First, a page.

There are several advantages to allogenic CAR-T products, such as:

  • Speed of availability: Allogene has reported that, on average, their product is made available within 5 days after a patient is enrolled. Compare that to auto-CAR-T where a patient’s cells first need to be harvested (in a process similar to what is used to harvest stem cells), then the cells need to be engineered to the CAR-T construct, after which they are cultured and expanded to quantities needed for therapeutic use (typically several hundred million cells) and then the cells need to be purified to eliminate extraneous materials that can negatively impact their use. This is a process that typically takes about 3-4 weeks – a critical period for a patient whose myeloma has become resistant to treatment by multiple prior therapies and whose health is possibly worsening rapidly.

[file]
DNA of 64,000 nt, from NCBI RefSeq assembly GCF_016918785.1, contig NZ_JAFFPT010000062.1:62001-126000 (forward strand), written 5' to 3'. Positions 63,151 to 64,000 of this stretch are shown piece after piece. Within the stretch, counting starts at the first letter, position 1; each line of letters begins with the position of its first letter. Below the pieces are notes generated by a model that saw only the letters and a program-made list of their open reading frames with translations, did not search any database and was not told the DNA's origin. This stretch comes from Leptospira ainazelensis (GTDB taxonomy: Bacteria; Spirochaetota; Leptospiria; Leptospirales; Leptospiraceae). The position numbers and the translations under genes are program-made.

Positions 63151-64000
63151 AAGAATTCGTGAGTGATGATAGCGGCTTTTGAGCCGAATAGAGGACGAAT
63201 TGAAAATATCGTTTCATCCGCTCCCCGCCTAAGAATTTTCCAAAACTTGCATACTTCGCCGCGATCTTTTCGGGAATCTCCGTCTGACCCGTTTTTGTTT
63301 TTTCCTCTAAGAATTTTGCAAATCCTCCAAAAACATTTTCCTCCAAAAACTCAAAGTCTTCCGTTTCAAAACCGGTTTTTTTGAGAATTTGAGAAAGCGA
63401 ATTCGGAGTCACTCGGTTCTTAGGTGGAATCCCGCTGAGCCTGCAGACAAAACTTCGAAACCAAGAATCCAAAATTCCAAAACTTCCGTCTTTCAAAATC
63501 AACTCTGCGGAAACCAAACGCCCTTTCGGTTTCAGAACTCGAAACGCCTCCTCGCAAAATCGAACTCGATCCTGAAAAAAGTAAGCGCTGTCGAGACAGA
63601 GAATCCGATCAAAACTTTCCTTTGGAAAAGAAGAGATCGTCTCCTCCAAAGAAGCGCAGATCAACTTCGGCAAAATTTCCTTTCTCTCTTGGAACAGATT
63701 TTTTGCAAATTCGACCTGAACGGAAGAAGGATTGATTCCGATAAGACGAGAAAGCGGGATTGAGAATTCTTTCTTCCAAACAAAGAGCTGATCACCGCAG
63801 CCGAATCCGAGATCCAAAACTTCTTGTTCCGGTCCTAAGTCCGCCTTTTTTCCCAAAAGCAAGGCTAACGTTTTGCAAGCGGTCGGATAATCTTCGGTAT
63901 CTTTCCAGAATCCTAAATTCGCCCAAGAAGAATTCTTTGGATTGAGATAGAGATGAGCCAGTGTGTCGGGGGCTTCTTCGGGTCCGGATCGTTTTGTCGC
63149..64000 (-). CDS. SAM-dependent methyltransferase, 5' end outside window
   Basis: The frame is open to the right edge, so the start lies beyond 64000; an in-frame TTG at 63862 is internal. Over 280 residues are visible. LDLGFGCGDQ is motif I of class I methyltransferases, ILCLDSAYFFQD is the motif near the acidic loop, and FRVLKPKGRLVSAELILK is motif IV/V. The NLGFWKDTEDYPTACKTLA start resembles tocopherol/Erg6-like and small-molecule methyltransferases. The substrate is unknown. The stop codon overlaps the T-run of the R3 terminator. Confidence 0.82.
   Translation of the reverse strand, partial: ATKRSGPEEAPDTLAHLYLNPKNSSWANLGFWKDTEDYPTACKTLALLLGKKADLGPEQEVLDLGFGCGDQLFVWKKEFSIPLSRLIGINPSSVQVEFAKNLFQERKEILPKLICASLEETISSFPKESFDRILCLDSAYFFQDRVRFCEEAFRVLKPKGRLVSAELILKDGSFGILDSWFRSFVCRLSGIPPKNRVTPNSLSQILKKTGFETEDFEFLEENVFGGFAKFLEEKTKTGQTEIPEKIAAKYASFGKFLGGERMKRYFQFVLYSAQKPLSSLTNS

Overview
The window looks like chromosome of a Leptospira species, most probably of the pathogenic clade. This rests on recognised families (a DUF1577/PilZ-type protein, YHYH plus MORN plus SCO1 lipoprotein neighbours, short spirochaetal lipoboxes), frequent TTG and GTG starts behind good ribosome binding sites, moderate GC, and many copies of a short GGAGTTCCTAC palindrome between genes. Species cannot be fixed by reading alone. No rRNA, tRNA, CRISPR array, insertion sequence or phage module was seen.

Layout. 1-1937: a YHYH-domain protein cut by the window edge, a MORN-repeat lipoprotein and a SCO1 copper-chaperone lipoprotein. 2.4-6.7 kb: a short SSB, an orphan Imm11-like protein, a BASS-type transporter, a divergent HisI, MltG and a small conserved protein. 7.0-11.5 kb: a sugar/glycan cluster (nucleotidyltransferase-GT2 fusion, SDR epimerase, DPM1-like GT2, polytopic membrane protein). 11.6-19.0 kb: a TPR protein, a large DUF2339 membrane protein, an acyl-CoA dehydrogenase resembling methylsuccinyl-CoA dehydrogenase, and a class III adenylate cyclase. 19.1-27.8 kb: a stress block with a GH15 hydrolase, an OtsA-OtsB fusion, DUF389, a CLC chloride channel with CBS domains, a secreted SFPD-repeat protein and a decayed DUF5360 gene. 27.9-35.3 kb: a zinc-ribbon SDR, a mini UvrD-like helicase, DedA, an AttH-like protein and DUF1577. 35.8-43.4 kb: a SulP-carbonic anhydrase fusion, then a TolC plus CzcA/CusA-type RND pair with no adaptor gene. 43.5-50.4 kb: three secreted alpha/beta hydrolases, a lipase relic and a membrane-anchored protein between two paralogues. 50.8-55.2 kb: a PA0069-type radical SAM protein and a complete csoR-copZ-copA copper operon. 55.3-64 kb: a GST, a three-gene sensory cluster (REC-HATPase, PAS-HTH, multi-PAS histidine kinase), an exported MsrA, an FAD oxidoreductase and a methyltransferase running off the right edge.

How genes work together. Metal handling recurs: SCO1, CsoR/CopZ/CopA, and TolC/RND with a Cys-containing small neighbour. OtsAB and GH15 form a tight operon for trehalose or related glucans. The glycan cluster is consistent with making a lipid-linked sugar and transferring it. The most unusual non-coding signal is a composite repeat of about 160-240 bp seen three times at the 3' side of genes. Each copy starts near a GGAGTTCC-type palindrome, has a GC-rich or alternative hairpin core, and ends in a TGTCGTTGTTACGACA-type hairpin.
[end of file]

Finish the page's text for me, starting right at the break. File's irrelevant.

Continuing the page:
• Cost: the currently approved ide-cel CAR-T for MM comes with a list price of $ 419,500 (and that does NOT include the costs of hospital/outpatient treatment that are part and parcel of CAR-T treatment). Some part of that cost reflects that the CAR-T infusion(s) originate from a single patient and are only fit for use for that same patient. Compare that to the process developed by Allogene where the cell harvest of a single healthy patient is translated into + 100 CAR-T doses that can be made available nearly immediately.


  • Less product variability: It has been noticed over the past few years that the T-cells of some patients either cannot be engineered into useable CAR-T cells or they cannot be expanded to quantities needed for treatment. One of the reasons for this is ‘T-cell senescence’ or ‘tired T-cells’ that occurs when a patient’s immune system has been hammered by aggressive and/or long-term treatment (something most of us are quite familiar with). The manufacturing and expanding of cells harvested from healthy donors eliminates this problem and will have more consistent quality from patient to patient.